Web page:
“He may be powerful, but he’s too attached to the world below to ever come back to us,” Artemis said, her voice as mysterious as the moon, “He loves those humans and he loves the earth. I refuse Hestia’s request.”

“Ha. He doesn’t love anything. He just wants things. Don’t confuse want with love.” Hera said.

“Silence, Hera.” Zeus said.

“They are easy things to confuse, Hera. However, Dionysus has loved those humans as no other god has. I’ve felt it from him. I’ve felt everything from,” Aphrodite said, “I agree with Hestia.”

“No.” Ares said, speaking absolutely as he often did.

“If Hestia desires Dionysus to take her place, I see no reason to refuse her.” Demeter said.

“I agree with Hestia. There is nothing wrong with Dionysus. He’s a great god. I like him. He made me wine once. It was nice. Actually, I don’t remember it. Or maybe I do. I must have been drunk. I wonder if he will make me wine again.” Hermes said, nearly jumping in his throne.

“Brother?” Poseidon said, asking Zeus his thoughts.

The King of the Gods simply looked at the King of the Sea. Poseidon then knew Zeus’s thoughts on the matter.

“I agree with Hestia.” Poseidon said quickly, eagerly waiting for the moment he could leave the sky and return to his domain.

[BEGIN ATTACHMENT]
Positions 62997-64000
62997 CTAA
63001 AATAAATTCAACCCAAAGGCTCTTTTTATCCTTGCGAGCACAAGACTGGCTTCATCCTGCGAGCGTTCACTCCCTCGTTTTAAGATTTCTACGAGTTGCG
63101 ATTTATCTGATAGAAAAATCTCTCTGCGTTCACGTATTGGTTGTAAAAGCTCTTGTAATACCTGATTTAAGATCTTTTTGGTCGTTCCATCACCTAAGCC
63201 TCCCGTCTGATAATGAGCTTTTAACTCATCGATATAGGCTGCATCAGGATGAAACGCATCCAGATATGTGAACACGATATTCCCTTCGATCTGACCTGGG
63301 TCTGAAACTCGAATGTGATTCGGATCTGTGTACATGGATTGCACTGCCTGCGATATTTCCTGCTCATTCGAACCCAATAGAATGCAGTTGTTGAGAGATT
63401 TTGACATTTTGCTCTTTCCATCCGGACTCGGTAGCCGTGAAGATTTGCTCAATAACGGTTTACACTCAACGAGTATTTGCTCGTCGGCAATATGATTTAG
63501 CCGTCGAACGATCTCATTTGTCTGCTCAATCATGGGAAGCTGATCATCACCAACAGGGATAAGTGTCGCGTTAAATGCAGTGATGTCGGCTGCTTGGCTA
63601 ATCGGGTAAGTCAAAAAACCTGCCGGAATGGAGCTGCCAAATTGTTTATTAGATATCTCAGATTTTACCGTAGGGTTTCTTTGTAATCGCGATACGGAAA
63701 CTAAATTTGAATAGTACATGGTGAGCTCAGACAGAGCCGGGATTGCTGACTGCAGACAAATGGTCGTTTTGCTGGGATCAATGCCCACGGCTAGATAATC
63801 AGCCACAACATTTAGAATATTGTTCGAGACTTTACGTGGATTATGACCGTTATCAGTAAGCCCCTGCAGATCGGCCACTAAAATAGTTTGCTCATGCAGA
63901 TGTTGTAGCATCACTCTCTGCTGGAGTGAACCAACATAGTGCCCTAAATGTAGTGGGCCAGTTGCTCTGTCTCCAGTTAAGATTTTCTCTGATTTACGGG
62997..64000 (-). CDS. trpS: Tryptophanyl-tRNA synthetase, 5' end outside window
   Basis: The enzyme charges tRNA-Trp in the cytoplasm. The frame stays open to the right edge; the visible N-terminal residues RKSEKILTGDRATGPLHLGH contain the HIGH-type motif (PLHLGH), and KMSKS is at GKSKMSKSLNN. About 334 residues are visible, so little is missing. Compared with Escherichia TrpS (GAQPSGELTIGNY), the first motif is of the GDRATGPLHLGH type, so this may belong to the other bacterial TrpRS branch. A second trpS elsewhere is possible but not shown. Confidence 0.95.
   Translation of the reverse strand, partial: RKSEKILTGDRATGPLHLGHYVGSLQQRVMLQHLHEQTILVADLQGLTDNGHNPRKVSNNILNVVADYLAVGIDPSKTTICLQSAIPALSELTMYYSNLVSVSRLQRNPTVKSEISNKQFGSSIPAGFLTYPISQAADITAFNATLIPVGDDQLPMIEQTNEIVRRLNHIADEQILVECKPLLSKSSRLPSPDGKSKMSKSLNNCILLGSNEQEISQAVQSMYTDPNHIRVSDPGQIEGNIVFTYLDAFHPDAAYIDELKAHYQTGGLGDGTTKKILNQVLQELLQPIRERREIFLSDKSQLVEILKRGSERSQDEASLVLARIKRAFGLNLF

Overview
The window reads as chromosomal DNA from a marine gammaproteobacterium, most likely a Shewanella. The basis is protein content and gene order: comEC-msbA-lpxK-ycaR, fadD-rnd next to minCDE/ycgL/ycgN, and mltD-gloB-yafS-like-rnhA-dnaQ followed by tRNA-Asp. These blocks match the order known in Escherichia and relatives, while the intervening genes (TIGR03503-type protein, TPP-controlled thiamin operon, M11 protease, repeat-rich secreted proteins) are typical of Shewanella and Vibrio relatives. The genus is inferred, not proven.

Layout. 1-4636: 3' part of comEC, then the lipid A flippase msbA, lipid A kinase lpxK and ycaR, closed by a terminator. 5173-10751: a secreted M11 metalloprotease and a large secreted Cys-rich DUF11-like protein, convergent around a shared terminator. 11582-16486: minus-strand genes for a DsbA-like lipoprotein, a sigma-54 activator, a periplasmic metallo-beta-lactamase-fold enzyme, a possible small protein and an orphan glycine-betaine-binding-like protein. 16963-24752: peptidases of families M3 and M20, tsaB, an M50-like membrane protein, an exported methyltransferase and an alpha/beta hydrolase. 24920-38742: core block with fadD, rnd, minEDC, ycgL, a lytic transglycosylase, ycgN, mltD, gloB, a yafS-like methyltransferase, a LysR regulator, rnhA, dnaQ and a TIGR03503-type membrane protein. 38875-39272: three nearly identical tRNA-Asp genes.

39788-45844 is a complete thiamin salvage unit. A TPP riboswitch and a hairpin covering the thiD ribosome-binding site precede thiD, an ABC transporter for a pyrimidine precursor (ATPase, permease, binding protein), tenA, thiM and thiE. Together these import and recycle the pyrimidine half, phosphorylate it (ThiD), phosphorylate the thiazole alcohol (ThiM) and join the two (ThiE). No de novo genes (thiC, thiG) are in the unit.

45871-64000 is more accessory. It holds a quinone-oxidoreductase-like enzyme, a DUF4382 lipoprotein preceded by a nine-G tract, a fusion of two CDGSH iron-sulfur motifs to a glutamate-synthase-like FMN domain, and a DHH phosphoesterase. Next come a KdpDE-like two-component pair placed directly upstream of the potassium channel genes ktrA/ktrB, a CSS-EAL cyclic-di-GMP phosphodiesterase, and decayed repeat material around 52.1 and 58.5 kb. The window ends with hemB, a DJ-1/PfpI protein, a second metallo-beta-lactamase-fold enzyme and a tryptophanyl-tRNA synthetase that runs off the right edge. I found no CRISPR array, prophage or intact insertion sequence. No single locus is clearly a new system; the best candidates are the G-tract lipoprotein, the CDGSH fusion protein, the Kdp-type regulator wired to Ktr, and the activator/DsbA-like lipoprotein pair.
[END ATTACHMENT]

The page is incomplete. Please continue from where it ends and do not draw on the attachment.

Athena merely shook her head. Zeus considered Athena’s choice. If Athena opposed it, there was reason for opposition.

“Lower creatures of Gaia!” Zeus shouted, gaining the attention of the masses below, “What do you think of Dionysus?”

The crowd surrounding the thrones became savage. They had been demanding that their voices be heard and they were eager to speak. They seemed to be rallying around Hades, who did not want anyone but himself to take the throne of the Twelve.

“There are other more qualified gods who could take Hestia’s place as one of the Twelve!” Hades yelled from the ground, but he was powerful enough to have his voice reverberate off the walls.

“Hades, my brother. Are you considering yourself for the position?” Zeus asked, the question pulling a veil of silence over the palace.